HMDB-51 is an human motion recognition dataset with 51 activity classifications, which altogether contain around 7,000 physically clarified cuts separated from an assortment of sources going from digitized motion pictures to YouTube.It was developed by the researchers: H. Kuehne, H. Jhuang, E. Garrote and T.Serre in the year 2011.
The dataset contains 51 particular activity classes, each containing at any rate 101 clips for an aggregate of 6,766 video cuts extricated from a wide scope of sources. The labels for each clip incorporate the camera viewpoint, the video quality, and the number of entertainers engaged with the activity.
The actions classes can be divided into ﬁve types:
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1) face actions: laugh, chew, talk
2) face actions with object manipulation: smoke, eat, drink
3) body movements: clap hands, climb, dive, fall, backhand ﬂip, hand-stand, walk, push up, run
4) Body movements with object interaction: swing bat, kick football, brush hair, catch, draw sword, play tennis, hit something, kickball, pick, pour, ride bike, lay badminton, shoot ball, throw;
5) body movements for human interaction: hug someone, kick, kiss, punch, shake hands, sword ﬁght.
Here, we will examine data contained in this dataset, how it was gathered, and provide some benchmark models that gave high precision on this dataset. Further, we will implement the HMDB using Pytorch and Keras Library.
To gather human movements that represent regular activities, a group of students were asked to watch video recordings from different web sources like Youtube and Google recordings and clarify any section of these recordings that speaks to a single human activity. They were instructed to consider a minimum quality standard like a single action per clip, at least 60 pixels in tallness for the principle actor, minimum contrast level, least 1 second of clasp length, and adequate pressure artefacts. They used Amazon Mechanical Turkers (AMT) tool to check if the clip contains the activity or not. A few clips may contain common video material. In this way, the dataset was refined by watching that only one clip is taken from each video.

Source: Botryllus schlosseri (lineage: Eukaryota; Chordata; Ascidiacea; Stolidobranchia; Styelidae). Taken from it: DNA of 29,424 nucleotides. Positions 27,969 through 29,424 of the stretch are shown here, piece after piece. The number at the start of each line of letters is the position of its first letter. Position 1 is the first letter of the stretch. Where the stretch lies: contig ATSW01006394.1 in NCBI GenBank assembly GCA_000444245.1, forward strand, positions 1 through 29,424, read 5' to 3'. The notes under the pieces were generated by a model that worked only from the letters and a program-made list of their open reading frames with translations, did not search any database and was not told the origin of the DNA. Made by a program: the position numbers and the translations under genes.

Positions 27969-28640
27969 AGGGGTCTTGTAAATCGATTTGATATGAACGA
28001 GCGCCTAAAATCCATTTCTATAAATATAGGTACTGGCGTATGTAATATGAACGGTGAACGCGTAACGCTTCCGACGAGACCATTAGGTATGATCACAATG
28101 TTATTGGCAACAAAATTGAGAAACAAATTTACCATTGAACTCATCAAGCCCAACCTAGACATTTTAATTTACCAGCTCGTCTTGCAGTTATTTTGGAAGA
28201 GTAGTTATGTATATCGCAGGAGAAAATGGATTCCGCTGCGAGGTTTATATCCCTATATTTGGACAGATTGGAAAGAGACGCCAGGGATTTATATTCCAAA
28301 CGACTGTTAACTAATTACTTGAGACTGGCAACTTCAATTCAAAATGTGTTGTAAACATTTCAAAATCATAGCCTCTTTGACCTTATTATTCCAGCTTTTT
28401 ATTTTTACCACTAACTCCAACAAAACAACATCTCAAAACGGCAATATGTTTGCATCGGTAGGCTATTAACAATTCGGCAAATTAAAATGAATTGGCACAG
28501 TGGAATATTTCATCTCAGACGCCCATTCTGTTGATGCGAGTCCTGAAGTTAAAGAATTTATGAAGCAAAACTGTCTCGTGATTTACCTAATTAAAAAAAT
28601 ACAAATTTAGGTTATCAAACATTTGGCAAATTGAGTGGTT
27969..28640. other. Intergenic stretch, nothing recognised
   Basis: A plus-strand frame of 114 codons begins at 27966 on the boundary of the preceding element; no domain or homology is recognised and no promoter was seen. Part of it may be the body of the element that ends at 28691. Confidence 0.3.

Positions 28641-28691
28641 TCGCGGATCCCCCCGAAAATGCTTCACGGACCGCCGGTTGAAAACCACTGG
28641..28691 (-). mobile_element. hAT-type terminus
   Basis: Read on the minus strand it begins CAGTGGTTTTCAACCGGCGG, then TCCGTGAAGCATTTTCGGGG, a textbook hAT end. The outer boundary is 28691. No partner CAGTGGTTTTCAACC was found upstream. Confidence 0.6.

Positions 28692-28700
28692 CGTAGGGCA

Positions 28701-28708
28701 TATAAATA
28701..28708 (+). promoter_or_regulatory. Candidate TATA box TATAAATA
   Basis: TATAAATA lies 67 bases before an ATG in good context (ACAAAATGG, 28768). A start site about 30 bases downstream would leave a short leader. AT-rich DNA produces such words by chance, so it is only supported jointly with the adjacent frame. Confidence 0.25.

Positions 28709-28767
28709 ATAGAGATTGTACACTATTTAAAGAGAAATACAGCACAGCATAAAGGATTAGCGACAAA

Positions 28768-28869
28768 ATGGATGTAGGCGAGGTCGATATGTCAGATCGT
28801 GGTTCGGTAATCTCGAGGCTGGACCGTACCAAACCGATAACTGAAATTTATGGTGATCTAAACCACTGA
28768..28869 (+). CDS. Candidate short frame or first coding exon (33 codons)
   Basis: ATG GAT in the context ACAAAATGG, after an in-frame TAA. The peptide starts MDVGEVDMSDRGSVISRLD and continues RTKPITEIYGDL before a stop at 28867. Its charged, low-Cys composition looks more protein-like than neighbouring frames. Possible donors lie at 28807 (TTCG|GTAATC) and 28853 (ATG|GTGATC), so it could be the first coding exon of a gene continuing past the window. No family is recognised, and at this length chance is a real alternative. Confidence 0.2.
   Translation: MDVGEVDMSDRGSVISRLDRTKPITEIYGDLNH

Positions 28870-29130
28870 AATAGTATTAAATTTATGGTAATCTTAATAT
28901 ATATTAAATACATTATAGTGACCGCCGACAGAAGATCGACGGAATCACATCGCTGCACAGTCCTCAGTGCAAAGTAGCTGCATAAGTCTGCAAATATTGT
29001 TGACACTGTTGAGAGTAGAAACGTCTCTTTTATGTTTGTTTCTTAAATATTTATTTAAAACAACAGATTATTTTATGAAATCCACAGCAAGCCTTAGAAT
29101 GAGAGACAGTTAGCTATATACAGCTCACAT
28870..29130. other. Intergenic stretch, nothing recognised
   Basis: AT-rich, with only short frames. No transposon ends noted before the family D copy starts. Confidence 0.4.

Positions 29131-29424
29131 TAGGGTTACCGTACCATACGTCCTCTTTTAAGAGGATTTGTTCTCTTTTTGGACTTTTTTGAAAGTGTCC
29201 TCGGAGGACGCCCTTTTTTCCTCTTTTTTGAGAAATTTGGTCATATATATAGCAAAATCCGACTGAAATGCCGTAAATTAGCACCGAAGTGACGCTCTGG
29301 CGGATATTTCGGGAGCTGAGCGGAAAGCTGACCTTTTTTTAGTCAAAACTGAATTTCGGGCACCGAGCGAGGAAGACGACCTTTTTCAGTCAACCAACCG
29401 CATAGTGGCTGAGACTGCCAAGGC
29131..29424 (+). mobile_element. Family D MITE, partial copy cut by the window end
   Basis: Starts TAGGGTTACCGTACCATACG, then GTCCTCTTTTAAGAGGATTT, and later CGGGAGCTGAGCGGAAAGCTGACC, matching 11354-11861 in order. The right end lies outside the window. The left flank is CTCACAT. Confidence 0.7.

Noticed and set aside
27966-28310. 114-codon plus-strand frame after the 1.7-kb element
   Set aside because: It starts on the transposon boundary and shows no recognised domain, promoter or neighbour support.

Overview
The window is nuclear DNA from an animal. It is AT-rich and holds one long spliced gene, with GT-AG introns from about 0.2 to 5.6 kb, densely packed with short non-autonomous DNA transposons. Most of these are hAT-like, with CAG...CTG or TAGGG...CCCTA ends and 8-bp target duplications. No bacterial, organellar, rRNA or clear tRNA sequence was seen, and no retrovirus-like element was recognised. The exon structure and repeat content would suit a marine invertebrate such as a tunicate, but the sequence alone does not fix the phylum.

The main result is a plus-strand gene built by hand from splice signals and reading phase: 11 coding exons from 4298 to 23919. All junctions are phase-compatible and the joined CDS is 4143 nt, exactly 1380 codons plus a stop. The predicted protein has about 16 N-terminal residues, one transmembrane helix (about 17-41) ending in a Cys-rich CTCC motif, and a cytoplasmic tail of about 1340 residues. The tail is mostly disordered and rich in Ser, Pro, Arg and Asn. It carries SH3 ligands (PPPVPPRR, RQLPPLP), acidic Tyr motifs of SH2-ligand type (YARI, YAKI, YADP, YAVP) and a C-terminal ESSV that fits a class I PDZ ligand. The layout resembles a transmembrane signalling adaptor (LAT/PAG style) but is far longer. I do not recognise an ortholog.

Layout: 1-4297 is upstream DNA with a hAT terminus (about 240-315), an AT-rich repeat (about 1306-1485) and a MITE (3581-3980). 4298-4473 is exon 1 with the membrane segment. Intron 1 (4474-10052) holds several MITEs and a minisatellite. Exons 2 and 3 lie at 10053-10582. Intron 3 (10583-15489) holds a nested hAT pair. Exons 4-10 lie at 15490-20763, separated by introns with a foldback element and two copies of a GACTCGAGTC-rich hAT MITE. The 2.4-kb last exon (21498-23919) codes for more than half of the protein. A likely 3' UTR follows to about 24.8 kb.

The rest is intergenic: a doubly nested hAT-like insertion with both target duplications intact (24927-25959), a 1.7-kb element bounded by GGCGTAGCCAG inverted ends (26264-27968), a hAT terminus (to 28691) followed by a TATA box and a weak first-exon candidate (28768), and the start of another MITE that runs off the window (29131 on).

Loading the dataset using Pytorch
The dataset can be downloaded from the following link.
Import all the libraries required for this project.
import torch import torch.nn as nn from torch.nn import functional as F from torch.utils.data import random_split, DataLoader from torch.optim.lr_scheduler import StepLR import torchvision from torchvision import get_video_backend from torchvision.models.video import r3d_18 from torchvision import transforms
We need to transform the dataset using data augmentation.It can help to get more information by adding minor changes to our current dataset. For example flips or resize or add brightness to the image.
data = torchvision.transforms.Compose([ T.ToFloatTensorInZeroOne(), T.Resize((128, 171)), T.RandomHorizontalFlip(), T.Normalize(mean=[0.43216, 0.394666, 0.37645], std=[0.22803, 0.22145, 0.216989]), T.RandomCrop((112, 112)) ])
Next step is to load the dataset with batch size 32.
hmdb51_training = torchvision.datasets.HMDB51('video_data/', 'test_train_splits/', num_frames, step_between_clips = clip_steps, fold=1, train=True, transform=data, num_workers=num_workers) batch_size=32 data_loader = DataLoader(hmdb51_training, batch_size=batch_size, shuffle=True, **kwargs)
The below result shows the state of the art of recognition results for HMDB-51 dataset.
Loading the dataset using Keras
Install the video generator using the pip command. Image data generator is used to augment the dataset.
pip install keras-video-generators import os import glob import keras from keras_video import VideoFrameGenerator
We need to define the parameters that can be passed to the model for training.
classes = [i.split(os.path.sep) for i in glob.glob('videos/*')] classes.sort() # Parameters Size = (112, 112) channel = 3 Nbframe = 5 Batch_size = 32 # Data augmentation data_augmentation = keras.preprocessing.image.ImageDataGenerator( zoom_range=.1, horizontal_flip=True, rotation_range=8, width_shift_range=.2, height_shift_range=.2)
Load the dataset with different parameters.
# Create video frame generator train = VideoFrameGenerator('data/train/', classes=classes, nb_frames=Nbframe, split=.33, shuffle=True, batch_size=Batch_size, target_shape=Size, nb_channel=channel, transformation=data_aug, use_frame_cache=True)
State of the art
The present state of the art on HMDB-51 dataset is R2+1D-BERT. The model gave a precision of 85.10%. HAF+Bow is a nearby contender with a precision of around 83%.
In this article we described a dataset that can be used for human activity recognition.Further we have implemented this dataset with the help of Pytorch and Keras Library.With 51 action classes this HMDB-51 dataset is still a long way from catching the wealth and the full intricacy of video cuts normally found in the motion pictures or online recordings.